Back in 2008, just three middle school teams competed in the first ever NFPA Fluid Power Challenge, an event aimed at challenging eighth grade students to solve an engineering problem using fluid power. Today, hundreds of students participate in these regional events throughout the country, with new ones being added regularly.
In the last week alone, I learned about two new Challenges, one being at Joliet Junior College in Illinois back in November, with the next one slated for Macomb Community College in Warren, Mich. The students will learn about technology and the challenges they must face during a workshop day at Macomb on February 6, with the final Challenge competition day occurring during the NFPA Regional Meeting on March 26.
More than 120 students from the advanced science and mathematics programs within the Macomb Intermediate School districts have registered for this inaugural challenge. The students will be comprise the 40 teams that will eventually compete in the planning, design, build and operating of fluid power mechanisms and compete in a timed competition.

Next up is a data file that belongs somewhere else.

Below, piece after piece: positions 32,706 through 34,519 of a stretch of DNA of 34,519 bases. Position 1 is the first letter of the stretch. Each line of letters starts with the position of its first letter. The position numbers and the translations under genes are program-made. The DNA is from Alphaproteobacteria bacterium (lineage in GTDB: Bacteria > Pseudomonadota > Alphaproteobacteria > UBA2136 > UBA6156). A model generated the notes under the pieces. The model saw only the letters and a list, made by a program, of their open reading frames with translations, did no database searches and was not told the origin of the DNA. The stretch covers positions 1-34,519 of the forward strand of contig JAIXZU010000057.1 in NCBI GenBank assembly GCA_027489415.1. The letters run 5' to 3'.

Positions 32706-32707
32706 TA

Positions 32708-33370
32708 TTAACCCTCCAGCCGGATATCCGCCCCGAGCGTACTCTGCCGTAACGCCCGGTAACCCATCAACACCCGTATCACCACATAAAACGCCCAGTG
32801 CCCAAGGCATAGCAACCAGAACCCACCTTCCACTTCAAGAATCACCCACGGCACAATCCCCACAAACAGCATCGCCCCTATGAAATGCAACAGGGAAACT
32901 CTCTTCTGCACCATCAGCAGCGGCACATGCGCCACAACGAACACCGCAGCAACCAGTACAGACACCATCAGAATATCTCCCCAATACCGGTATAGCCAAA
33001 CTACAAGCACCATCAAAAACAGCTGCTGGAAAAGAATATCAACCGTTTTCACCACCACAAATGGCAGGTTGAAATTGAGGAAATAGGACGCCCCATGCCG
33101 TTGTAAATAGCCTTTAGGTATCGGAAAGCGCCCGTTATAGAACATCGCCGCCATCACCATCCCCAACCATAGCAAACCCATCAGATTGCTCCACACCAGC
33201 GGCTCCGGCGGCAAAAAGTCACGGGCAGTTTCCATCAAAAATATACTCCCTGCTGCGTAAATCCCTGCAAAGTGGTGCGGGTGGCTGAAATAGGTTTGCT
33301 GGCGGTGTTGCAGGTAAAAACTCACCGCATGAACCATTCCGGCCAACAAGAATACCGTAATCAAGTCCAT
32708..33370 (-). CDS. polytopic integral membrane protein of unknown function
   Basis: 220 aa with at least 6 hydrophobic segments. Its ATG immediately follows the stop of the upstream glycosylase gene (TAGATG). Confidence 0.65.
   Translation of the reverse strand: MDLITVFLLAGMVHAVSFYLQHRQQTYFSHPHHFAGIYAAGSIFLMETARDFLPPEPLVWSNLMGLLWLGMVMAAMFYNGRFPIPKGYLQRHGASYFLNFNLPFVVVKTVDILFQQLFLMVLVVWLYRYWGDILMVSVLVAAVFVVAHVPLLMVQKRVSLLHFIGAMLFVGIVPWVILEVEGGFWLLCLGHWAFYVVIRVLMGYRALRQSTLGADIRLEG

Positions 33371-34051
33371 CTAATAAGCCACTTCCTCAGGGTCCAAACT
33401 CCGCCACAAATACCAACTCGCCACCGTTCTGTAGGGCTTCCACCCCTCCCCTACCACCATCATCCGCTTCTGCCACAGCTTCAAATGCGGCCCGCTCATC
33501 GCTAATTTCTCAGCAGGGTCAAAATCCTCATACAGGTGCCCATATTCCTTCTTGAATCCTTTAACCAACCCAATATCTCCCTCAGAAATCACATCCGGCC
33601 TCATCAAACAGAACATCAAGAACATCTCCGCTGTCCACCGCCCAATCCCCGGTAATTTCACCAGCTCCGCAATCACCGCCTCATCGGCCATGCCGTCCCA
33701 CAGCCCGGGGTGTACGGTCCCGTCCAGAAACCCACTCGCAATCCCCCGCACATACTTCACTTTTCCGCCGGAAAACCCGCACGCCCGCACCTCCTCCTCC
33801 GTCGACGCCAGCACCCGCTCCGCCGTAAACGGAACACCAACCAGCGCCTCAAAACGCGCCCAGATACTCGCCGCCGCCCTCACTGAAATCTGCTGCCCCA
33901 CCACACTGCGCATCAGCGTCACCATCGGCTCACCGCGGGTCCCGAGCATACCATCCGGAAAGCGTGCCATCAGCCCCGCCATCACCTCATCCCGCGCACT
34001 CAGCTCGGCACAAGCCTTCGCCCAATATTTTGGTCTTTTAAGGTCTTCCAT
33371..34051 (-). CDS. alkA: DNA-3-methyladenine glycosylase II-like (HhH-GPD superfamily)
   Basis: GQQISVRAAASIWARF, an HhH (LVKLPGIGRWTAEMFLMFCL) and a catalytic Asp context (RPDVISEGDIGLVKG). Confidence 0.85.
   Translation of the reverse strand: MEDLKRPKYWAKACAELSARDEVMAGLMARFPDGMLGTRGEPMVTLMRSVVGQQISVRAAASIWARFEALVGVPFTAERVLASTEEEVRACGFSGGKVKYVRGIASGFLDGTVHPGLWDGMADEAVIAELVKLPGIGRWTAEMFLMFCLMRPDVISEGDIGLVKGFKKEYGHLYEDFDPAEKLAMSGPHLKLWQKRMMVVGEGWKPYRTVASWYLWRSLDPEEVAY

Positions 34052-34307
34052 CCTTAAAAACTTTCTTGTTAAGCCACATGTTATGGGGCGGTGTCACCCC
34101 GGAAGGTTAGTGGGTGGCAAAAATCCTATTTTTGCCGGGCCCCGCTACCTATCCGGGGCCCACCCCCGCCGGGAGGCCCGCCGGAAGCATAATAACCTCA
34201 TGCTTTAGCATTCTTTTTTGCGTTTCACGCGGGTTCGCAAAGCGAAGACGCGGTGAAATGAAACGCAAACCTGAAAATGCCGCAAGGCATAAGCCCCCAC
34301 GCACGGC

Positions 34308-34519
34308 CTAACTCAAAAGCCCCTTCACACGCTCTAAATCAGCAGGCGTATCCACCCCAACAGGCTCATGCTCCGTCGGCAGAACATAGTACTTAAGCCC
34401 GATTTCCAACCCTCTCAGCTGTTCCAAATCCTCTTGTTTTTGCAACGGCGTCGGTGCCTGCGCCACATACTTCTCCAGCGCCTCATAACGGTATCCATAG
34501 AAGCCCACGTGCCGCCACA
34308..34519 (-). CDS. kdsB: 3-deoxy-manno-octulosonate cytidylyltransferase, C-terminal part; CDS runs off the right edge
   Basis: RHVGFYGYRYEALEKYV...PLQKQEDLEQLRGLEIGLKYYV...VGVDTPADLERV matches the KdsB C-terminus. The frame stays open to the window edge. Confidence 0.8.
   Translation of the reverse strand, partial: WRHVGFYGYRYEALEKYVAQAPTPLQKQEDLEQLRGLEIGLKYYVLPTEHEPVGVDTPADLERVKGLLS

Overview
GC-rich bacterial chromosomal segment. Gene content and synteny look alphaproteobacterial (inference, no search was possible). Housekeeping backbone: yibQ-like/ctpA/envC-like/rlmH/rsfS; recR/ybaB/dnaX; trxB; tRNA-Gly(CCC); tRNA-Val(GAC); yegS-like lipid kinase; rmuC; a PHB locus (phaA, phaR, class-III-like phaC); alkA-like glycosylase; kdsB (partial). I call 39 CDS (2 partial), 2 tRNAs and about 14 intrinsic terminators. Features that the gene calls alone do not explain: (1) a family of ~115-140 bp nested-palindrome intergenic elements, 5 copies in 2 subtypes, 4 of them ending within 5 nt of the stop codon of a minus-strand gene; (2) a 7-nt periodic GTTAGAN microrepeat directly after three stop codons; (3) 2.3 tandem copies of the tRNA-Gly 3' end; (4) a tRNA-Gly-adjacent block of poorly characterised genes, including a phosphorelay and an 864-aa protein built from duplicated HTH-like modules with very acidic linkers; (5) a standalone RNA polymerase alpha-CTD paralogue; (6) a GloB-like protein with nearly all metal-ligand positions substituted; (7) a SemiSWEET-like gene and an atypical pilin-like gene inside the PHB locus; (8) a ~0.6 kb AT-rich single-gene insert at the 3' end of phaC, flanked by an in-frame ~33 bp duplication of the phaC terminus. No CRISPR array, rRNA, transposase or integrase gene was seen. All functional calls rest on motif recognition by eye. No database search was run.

Dave Hone, president of Master Pneumatic Inc., has been trying to bring the Challenge to students in Michigan for years, and is looking for support from all manufacturers, distributors, and suppliers in the fluid power industry to help make the event a success. Support can come in the form of monetary donations or by participating as a judge or support personnel at the event.
I had an opportunity to attend one of the more established Challenges a few years ago. This one, sponsored by Daman Products Co. in Mishawaka, Ind., featured 13 teams and was truly an enjoyable time. It reminded me of my high school days, when we would have to engineer a device (a bridge manufactured from toothpicks that had to hold a minimum weight; a car made only from index cards, rubber bands, and paper clips; and more) in a competitive atmosphere.
This is truly where you can engage kids in learning about science and engineering careers and, more specifically, teach them about fluid power, something they may not learn about anywhere else in their school career. Even students that never thought they liked science enjoyed themselves. This is why I encourage others to get involved on any level they can.
Visit the NFPA Foundation to learn more about the event and to donate time or money. All members of the fluid power industry should be interested in seeing this Challenge grow. It may not be on par with the FIRST Robotics competition, but it’s fun and necessary for our industry’s future.
To learn more, visit www.nfpafoundation.org.